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John Lennon's Rolls-Royce Goes on Tour
15 July 2017, 10:50 | Jodi Jackson
Lennon had the car customized with a little help from his friends
Rolls-Royce has announced the fourth Great Phantom to make an appearance at the upcoming Great Eight Phantoms exhibition - Rolls-Royce Phantom V saloon.
The Rolls Royce Phantom V owned by John Lennon is the latest of "The Great Eight Phantoms" to be revealed as part of the debut of the new Phantom VIII. And thanks to auctioneers Bonhams, fans of the former Beatle and any other members of the public in the United Kingdom will be able to go and see the "John Lennon Phantom V" between July 29 and August 2 at Bonhams on New Bond Street in London.
The luxury auto brand has brought the late icon's custom vehicle to London to commemorate the 50th anniversary of the release of the band's famous Sgt Pepper's Lonely Hearts Club Band.
Lennon took delivery of this Phantom - then painted in Valentine Black - on June 3, 1965. The rear seat was turned into a double bed; a television, telephone and a refrigerator were fitted, and a "floating" record player and custom sound system that included an external loud hailer were also added.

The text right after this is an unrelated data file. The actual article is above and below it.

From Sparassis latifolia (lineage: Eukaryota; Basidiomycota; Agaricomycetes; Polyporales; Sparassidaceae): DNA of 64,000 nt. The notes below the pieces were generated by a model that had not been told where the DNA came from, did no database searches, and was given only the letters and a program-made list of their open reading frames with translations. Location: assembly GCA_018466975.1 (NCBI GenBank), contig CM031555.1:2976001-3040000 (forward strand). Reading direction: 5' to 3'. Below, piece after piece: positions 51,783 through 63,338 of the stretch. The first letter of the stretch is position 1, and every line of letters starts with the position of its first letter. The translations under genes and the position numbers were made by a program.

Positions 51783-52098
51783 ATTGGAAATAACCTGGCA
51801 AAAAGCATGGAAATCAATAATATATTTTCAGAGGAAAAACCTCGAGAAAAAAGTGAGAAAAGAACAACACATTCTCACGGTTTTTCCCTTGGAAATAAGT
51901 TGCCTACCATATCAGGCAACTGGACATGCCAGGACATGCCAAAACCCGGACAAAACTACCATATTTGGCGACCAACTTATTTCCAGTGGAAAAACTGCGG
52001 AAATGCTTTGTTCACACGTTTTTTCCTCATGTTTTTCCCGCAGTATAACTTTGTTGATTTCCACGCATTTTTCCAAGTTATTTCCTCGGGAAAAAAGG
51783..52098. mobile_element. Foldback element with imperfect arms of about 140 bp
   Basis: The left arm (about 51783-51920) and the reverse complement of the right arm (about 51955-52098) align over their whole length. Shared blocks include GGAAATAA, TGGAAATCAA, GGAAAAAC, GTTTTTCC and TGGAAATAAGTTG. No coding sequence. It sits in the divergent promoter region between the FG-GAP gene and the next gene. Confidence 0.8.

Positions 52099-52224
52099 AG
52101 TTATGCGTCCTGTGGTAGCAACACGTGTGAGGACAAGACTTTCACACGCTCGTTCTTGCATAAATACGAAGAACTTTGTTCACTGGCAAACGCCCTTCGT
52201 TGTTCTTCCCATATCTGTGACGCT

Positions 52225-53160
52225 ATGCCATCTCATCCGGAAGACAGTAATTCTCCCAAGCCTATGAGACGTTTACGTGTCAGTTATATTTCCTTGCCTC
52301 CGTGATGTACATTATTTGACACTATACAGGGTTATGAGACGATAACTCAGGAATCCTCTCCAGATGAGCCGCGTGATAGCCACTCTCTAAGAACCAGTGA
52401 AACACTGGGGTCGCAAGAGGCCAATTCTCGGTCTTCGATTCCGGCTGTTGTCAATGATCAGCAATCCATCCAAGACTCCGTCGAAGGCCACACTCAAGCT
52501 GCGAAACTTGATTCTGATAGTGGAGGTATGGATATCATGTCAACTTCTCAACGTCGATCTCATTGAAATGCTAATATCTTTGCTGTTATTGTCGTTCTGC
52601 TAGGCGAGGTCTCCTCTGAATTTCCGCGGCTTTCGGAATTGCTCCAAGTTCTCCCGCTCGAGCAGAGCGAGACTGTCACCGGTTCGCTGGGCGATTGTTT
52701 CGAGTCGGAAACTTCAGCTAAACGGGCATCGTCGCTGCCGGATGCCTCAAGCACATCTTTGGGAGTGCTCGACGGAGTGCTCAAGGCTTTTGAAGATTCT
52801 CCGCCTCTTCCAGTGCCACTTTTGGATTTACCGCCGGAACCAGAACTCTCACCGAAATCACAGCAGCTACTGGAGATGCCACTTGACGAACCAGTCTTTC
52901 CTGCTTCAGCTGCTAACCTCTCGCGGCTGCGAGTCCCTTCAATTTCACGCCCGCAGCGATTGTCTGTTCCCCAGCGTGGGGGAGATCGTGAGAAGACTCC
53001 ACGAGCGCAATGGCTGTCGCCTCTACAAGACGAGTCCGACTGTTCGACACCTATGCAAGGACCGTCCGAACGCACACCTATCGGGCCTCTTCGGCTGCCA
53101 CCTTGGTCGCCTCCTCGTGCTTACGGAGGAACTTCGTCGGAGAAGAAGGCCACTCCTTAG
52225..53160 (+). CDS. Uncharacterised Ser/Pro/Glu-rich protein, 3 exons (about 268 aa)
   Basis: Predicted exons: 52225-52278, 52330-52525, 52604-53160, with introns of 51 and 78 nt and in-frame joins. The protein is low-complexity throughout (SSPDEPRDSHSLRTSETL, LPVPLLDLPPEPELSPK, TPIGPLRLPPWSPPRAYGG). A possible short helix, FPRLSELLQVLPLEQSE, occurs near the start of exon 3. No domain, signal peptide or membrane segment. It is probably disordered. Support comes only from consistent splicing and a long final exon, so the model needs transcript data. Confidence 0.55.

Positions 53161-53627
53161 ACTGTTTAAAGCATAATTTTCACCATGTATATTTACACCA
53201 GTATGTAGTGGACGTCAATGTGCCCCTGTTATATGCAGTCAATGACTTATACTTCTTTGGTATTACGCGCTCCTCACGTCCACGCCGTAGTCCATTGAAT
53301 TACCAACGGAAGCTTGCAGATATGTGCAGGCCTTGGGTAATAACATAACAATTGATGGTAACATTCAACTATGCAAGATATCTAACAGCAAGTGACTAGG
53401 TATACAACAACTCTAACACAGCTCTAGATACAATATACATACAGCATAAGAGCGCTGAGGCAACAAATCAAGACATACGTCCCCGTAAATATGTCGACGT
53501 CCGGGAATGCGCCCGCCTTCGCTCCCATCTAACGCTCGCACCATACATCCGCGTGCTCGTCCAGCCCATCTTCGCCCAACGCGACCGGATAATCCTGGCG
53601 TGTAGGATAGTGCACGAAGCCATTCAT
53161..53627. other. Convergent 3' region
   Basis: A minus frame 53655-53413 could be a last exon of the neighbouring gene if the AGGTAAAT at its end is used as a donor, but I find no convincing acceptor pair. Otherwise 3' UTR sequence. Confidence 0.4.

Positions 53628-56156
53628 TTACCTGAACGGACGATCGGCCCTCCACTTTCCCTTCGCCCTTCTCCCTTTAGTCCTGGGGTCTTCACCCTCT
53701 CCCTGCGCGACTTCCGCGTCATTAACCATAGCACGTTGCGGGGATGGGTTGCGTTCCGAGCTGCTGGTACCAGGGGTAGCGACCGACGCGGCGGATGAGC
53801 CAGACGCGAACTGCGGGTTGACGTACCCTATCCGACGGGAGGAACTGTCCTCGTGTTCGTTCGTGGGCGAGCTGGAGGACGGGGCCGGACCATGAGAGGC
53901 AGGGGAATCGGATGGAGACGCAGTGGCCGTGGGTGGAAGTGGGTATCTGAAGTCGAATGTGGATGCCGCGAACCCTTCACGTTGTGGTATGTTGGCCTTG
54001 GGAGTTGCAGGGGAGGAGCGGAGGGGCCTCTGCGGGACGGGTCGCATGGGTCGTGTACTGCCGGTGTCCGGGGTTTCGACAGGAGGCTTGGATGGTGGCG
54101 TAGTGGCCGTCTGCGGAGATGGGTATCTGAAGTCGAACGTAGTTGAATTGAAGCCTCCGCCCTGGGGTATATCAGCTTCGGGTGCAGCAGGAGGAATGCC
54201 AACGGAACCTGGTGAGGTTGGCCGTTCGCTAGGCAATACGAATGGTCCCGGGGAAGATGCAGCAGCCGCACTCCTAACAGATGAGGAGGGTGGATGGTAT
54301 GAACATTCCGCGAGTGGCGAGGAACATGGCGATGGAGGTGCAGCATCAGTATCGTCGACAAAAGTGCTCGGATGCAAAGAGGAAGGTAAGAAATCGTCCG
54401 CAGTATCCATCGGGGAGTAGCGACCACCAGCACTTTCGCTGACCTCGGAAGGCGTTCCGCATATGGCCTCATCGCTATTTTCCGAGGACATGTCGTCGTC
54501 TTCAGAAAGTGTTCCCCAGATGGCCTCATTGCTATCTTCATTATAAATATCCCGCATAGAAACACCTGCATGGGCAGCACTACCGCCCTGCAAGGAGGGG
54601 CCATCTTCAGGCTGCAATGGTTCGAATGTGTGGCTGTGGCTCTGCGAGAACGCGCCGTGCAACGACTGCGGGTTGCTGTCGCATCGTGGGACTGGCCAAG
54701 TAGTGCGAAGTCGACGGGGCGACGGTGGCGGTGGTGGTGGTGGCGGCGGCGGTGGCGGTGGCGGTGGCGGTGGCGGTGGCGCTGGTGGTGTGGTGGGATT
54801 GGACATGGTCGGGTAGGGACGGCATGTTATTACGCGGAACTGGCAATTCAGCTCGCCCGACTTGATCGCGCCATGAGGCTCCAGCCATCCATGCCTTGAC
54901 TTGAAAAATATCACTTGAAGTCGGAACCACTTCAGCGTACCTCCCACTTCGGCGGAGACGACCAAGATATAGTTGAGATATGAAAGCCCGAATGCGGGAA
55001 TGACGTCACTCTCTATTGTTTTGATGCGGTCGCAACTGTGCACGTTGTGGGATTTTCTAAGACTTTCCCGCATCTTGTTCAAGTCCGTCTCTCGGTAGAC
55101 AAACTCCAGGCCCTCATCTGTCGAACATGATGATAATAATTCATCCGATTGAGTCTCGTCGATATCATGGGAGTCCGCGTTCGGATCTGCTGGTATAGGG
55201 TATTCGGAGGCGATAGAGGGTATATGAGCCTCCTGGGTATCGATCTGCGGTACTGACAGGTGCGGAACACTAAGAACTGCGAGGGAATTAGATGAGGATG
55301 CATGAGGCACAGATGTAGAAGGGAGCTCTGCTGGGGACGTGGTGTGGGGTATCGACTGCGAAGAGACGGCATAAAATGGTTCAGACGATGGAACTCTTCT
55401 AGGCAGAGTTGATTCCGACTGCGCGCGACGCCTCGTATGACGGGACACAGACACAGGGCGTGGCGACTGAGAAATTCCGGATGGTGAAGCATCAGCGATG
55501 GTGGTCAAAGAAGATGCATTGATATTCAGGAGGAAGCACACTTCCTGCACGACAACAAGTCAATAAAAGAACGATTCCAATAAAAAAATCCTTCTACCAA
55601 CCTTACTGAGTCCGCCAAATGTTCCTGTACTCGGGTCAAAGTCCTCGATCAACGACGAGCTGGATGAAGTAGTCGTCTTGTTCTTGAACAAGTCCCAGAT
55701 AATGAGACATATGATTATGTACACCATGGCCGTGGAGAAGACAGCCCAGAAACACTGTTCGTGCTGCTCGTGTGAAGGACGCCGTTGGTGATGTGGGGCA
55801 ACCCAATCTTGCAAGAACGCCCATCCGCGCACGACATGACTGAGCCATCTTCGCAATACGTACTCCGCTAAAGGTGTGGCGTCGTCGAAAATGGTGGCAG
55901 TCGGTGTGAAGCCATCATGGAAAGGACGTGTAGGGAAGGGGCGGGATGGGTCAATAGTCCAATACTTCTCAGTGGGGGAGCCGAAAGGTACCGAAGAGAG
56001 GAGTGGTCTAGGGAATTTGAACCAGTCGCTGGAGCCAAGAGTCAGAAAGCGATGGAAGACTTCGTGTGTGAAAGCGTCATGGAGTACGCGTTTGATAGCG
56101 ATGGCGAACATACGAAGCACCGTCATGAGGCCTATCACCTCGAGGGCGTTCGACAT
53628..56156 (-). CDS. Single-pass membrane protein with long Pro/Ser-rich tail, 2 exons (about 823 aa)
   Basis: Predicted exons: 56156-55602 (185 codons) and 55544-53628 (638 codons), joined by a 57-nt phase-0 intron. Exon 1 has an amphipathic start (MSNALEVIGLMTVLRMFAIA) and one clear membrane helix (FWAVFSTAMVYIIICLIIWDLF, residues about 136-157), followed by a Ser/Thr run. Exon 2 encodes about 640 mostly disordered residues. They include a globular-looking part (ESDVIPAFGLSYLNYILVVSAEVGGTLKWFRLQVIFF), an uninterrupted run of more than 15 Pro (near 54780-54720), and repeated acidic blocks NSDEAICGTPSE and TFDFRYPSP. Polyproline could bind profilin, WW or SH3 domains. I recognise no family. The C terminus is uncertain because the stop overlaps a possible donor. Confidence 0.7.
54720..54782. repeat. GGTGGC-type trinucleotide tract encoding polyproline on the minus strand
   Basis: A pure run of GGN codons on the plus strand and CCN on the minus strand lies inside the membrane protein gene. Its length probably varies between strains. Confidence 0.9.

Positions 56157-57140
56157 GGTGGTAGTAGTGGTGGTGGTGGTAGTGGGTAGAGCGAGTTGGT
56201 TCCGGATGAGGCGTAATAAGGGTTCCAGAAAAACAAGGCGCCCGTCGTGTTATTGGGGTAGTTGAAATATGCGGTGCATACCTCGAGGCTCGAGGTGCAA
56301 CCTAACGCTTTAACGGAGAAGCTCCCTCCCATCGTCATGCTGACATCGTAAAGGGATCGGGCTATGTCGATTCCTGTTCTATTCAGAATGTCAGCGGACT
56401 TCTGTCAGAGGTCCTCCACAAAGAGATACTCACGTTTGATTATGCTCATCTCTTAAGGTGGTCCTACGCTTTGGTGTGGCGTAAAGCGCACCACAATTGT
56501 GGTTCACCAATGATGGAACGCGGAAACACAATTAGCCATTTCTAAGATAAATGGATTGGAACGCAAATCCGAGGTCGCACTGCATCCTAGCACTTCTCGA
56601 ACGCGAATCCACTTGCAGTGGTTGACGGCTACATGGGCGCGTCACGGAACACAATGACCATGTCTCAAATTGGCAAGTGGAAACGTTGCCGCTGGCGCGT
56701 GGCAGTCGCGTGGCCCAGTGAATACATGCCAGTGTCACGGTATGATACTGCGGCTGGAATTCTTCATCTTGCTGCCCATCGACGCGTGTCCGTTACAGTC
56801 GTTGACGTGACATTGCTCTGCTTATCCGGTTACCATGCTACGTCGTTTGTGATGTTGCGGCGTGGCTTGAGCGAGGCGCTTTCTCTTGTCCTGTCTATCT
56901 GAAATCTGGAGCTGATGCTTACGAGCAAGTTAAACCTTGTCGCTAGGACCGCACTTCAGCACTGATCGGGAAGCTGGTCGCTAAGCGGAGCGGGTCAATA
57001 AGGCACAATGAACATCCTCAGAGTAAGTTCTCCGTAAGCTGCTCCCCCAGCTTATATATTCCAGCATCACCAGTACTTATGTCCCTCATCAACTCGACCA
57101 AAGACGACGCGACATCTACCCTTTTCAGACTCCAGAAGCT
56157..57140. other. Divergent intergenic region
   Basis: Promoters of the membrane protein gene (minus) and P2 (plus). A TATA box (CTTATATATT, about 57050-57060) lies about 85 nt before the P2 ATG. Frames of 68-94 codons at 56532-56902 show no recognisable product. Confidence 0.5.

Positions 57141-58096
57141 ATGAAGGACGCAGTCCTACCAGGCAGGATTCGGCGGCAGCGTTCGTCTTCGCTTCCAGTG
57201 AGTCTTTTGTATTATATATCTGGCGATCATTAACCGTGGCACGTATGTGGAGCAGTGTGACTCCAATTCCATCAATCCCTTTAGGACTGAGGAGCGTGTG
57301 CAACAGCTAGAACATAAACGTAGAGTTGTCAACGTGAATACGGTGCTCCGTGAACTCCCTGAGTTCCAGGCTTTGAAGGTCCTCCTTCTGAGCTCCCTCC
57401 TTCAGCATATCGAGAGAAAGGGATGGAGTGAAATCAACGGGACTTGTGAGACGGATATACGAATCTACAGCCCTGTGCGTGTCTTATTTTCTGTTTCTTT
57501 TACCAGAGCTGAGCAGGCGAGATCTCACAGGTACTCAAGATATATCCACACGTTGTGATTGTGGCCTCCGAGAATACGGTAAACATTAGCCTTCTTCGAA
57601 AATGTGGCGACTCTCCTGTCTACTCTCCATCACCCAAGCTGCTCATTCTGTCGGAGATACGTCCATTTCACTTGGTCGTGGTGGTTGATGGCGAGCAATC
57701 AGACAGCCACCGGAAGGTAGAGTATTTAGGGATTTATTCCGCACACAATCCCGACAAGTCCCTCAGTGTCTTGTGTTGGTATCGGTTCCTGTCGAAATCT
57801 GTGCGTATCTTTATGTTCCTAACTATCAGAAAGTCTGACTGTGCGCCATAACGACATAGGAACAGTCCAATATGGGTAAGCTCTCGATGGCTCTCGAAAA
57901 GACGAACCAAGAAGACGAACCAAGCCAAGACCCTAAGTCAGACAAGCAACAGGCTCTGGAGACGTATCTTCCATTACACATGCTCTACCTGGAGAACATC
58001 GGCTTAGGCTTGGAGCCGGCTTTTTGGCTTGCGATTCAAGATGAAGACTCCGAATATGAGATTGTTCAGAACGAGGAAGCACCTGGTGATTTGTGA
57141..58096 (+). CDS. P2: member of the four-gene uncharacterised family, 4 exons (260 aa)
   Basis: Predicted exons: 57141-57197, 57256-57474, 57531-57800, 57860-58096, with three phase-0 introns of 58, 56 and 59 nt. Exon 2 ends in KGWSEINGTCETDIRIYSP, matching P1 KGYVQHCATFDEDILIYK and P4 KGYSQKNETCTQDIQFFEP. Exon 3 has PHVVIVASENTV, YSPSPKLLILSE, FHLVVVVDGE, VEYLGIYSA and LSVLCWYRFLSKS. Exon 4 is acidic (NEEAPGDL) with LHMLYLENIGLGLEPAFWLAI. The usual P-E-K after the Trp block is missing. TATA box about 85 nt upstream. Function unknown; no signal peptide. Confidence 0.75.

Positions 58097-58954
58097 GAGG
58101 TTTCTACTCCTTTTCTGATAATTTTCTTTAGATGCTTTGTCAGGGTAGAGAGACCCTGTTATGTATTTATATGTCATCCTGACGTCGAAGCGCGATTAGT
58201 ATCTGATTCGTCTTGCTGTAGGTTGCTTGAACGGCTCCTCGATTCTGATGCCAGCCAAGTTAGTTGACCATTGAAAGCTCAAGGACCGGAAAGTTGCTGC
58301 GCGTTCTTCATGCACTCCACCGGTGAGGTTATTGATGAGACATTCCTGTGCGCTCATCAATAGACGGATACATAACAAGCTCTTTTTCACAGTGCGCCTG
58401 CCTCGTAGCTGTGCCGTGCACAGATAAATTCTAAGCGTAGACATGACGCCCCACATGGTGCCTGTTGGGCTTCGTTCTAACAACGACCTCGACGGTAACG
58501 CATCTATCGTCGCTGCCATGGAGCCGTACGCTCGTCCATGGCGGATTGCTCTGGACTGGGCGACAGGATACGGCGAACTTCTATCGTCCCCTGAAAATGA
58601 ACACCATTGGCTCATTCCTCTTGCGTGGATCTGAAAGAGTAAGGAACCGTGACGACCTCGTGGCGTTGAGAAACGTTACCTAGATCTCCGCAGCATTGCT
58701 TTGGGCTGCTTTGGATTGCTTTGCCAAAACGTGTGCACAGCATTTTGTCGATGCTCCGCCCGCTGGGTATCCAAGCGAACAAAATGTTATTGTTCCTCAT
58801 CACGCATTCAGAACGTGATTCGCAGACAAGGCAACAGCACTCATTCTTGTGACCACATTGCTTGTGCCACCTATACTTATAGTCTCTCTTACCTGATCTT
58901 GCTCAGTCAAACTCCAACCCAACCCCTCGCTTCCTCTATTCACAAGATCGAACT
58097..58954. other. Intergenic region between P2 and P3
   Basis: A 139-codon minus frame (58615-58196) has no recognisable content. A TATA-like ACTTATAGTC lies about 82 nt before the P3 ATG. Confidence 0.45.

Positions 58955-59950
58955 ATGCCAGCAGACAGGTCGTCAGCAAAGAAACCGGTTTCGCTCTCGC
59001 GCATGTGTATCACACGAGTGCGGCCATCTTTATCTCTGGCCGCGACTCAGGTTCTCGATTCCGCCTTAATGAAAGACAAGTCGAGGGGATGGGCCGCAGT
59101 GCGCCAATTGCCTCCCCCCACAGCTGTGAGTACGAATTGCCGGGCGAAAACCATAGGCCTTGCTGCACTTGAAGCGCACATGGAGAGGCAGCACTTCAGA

As the band was wrapping up the Sgt Pepper's album in April 1967, Lennon asked Surrey coach builders JP Fallon refresh the Phantom's paint job.
The freshly-painted, psychedelic-looking Phantom was now yellow with Romany scroll designs, and the vehicle was unveiled days before the worldwide release of Sgt. Pepper's on 1 June 1967. Having used it, pre-paint change, to collect his MBE with his band mates in 1965, he then used it again in 1969 to return his MBE to the Palace, in protest against, among other things, the Vietnam War.
Lennon took the vehicle to the United States of America in 1970, and it's said it ended up belonging to the U.S. government in lieu of taxes, and it eventually found its way to the Royal British Columbia Museum in Victoria, British Columbia, Canada after being donated by its then owner, Jim Pattison.
Although originally owned by Lennon, the iconic auto is now owned by the Royal British Columbia Museum in Canada.
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